Explaining the “this” keyword

Continuing my last post, that user from the NLSC forums said he didn’t understand the “this” keyword the way it was explained through the video tutorials. Although I’m 100% sure there’s many people out there, way more experienced than I am, explaining this particular keyword, I thought I’d write an answer of my own. Why? Well, if I say I want to be a teacher, I should be able to explain any programming concept that comes up in words that a person that’s beginning programming would understand. (And if I don’t know a concept, I should not be afraid to say so, read up on it, and come up with a good explanation. A teacher that admits he/she doesn’t know everything is way more useful to their students and their approach to programming, than one that makes up bullshit on the spot to cover-up what he/she doesn’t know, and ends up filling their brains with false knowledge.)

So, here’s my explanation on the very first things one should know about the “this” keyword.

Classes have properties and methods. So, for example, a Car class can have the following properties: Make, Model, Year, Horsepower, Engine Capacity, etc. So, to create a car, you either instantiate it and then set its properties one by one, or you instantiate it with a constructor that allows you to put some information right in the call.

So, in C# (which is really similar to Java) the constructor

class Car
  public string Make;
  public string Model;

  public Car()

can be called with

Car mycar = new Car()

This constructor doesn’t have any parameters, so you just call it with empty parentheses. Then, if you want to set the properties of the car, you do

mycar.Make = "Volvo";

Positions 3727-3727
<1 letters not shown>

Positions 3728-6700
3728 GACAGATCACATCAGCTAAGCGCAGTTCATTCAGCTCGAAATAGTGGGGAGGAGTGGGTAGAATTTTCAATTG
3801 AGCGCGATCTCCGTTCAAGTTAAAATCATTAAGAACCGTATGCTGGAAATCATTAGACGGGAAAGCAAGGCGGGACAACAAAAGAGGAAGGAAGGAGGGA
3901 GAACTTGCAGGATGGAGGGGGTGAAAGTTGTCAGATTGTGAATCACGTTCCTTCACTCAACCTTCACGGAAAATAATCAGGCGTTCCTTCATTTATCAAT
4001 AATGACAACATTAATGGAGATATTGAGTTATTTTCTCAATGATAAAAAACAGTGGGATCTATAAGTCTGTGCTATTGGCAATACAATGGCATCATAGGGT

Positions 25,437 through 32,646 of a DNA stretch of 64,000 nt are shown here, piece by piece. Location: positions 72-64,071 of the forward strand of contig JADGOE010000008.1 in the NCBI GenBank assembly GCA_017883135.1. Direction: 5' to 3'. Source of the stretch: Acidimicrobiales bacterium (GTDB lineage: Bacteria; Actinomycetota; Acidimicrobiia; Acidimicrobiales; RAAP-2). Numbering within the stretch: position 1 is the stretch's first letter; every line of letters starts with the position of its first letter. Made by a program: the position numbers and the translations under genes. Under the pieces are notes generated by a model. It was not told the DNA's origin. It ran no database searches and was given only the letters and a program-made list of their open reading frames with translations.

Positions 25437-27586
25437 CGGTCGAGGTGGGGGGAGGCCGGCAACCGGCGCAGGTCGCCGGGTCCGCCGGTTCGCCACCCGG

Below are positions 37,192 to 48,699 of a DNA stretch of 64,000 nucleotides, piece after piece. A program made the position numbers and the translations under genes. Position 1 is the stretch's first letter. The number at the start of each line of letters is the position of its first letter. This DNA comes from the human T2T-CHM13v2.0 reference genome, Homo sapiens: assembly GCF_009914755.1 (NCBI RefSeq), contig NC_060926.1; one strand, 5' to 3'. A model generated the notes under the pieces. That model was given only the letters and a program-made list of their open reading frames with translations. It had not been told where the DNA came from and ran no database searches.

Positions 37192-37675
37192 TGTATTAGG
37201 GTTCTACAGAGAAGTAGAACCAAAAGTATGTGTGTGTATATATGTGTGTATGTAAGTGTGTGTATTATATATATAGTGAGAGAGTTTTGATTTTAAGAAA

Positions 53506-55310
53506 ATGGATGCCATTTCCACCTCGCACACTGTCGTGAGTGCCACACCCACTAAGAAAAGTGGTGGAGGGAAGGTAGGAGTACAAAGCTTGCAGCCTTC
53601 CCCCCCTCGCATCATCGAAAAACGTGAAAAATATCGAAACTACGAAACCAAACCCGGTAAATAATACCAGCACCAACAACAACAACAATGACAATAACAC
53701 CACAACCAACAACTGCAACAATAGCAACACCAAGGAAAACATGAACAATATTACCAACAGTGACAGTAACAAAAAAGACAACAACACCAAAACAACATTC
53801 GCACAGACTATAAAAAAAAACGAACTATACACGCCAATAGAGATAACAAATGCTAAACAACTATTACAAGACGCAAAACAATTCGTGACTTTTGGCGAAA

mycar.Model = "X70";


But, if every car needs to have a make and model when its created, or if you just want to have more than one way to create a car, you do the following contructor:

public Car(string Make, string Model)

However, here, Make and Model are just two named parameters that you pass on when you create a car like so

Car mycar = new Car("Volvo", "X70")

They’re not set to the corresponding Make and Model properties of the Car class, unless you say so in the code, like so:

public Car(string Make, string Model)
  Make = Make;
  Model = Model;

See the problem with the above code? You can’t tell which Make is the one referring to the parameter that is passed to the constructor, and which one is the property of the class. To differentiate between them, you use “this”. Any property that has a “this” in front, is a class property, and not a passed on parameter. So to make the last constructor work, you’d do

public Car(string Make, string Model)
  this.Make = Make;
  this.Model = Model;

So Java now knows that when you call the constructor for Car with two strings, it will make the object’s Make property equal to the Make parameter passed to the constructor, and it will do the same for the Model.

Hope I’ve explained it.


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